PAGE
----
LinkedIn features specific to search capabilities are designed to help you remain aware of important in-platform search activity. One of these is the “Create Search Alert” button. You’ll find it on the right-hand side of the Search page.
This button can be used to get alerts about either job-related search results or user-related results. The user-based search is especially useful because you can gain access to other LinkedIn users to connect with. The more connections you make, the more visibility your LinkedIn content gets!
LinkedIn also allows you to create Boolean searches. These searches are based on combined or limited terms specific to whatever modifiers you wish to include. One option is to use the results to hunt for profiles with exact search term matches to further increase your odds of making meaningful LinkedIn connections.
For example, if you want to find other LinkedIn users who may be willing to produce content related to your seafood restaurant in San Diego, California, you might do a Boolean search that looks like this:
Seafood restaurant writer OR reviewer AND San Diego
Notice that the modifiers are in all caps. Another clever way to use Boolean searches on LinkedIn is to look for content writers or SEO strategy specialists with knowledge of your industry who might be able to work with you to increase your overall online visibility and engagement.
Up until recently, LinkedIn allowed messages via the “Messaging” tab exclusively. Now, however, you can use a chat widget that’s similar to what Facebook offers. Just click the “Messaging” button on the side of your screen to start chatting with your other connections.
Granted, this isn’t one of the more mind-blowing LinkedIn features. Still, it’s a good way to interact with other LinkedIn users in a more direct, real-time way. You can send files and images via LinkedIn’s IM widget, too.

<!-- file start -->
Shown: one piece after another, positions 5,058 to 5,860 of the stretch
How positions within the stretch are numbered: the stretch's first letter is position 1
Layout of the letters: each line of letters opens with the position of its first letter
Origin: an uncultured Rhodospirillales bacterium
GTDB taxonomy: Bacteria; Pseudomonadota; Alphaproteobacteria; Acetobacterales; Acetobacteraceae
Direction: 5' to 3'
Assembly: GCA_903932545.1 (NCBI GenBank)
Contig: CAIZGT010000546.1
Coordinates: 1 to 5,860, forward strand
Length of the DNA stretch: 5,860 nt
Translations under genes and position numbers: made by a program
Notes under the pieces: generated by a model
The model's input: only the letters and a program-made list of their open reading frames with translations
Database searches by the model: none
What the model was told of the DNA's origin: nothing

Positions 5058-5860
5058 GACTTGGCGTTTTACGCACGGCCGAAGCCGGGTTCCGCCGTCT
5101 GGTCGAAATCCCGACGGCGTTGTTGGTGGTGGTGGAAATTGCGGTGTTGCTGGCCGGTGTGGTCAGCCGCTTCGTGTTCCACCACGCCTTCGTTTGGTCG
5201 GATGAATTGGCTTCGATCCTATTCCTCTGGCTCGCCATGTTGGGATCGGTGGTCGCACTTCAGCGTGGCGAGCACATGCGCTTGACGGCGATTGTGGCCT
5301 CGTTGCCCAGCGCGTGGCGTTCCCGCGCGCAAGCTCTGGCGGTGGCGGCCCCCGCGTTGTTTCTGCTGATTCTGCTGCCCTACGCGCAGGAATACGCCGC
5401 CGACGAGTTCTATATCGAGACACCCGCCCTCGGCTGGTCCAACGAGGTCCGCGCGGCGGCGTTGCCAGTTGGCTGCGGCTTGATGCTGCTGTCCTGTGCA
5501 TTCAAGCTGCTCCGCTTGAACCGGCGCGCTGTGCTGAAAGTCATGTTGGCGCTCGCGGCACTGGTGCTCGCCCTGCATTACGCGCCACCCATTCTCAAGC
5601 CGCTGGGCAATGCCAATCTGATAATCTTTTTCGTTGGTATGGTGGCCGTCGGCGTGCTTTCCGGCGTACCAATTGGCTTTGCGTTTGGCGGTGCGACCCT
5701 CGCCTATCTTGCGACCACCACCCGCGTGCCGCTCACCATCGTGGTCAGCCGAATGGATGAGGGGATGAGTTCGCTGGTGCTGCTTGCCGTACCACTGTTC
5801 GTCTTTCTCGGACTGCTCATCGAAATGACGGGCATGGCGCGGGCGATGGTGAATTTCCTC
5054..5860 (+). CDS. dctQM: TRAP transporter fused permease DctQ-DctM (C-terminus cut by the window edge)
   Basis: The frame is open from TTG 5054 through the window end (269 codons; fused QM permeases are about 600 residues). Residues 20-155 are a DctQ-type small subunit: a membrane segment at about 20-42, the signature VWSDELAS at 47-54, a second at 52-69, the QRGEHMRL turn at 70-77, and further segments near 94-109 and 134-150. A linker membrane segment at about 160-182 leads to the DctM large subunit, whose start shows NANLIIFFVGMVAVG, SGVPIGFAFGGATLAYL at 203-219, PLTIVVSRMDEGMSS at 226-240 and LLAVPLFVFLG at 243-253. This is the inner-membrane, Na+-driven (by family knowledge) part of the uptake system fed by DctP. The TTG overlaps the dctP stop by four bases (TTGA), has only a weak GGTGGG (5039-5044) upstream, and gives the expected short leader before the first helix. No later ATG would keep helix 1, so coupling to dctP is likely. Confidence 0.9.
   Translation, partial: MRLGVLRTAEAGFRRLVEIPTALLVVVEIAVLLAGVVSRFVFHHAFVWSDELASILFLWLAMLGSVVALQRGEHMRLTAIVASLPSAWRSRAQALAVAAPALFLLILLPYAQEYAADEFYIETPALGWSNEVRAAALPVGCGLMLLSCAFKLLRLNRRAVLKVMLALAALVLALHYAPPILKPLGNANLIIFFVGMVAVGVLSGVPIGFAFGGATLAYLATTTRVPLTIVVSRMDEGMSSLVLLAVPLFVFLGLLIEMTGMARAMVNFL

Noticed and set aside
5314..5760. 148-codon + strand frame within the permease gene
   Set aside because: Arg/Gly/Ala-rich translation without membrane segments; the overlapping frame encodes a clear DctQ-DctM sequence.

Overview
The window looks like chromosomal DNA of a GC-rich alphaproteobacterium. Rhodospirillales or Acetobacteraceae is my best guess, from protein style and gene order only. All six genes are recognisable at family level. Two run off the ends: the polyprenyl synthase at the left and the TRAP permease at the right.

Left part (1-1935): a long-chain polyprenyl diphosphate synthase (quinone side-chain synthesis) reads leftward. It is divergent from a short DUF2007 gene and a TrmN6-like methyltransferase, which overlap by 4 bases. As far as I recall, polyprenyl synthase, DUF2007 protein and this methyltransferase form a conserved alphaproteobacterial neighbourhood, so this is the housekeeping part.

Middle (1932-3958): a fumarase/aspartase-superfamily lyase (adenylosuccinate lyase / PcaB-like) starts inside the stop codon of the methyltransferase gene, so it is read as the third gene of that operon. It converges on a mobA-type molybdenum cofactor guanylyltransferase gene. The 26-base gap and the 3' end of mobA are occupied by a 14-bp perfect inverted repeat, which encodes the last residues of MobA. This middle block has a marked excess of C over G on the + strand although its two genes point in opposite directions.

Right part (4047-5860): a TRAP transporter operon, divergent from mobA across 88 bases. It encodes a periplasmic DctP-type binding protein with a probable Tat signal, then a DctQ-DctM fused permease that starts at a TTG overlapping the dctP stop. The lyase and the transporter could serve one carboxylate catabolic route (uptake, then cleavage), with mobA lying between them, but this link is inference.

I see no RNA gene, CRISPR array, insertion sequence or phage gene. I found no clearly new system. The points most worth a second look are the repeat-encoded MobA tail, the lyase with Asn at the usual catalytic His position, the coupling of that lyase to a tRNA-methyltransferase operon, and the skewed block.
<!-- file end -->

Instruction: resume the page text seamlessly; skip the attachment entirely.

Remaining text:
Even casual LinkedIn users will notice your profile. If it’s nothing special, that may be all they do. Luckily, there are two LinkedIn features to focus on if you want to give your profile some more curb appeal: your profile photo, and cover photo.
You’ll also get plenty of LinkedIn real estate to use with your cover photo. As with other LinkedIn features, there are default settings for cover photos. But if you’re not personalizing your cover photo, you’re missing out on a perfect opportunity to make your profile page pop!
All you need is access to an illustration tool, such as Photoshop or Canva, to get started. Just create a background design that showcases what you want to project about your business or yourself. With a business cover photo, for instance, you could include:
- Your company’s tagline
- A website URL and other social media handles
- A customized backdrop that’s more likely to attract the attention of your target audience
- A call-to-action to make it easy for clients who may come across your LinkedIn profile to quickly contact you
You can use the “media” icon to add images, videos, and similar elements to an existing profile on LinkedIn. You’ll find it under “Edit Profile.”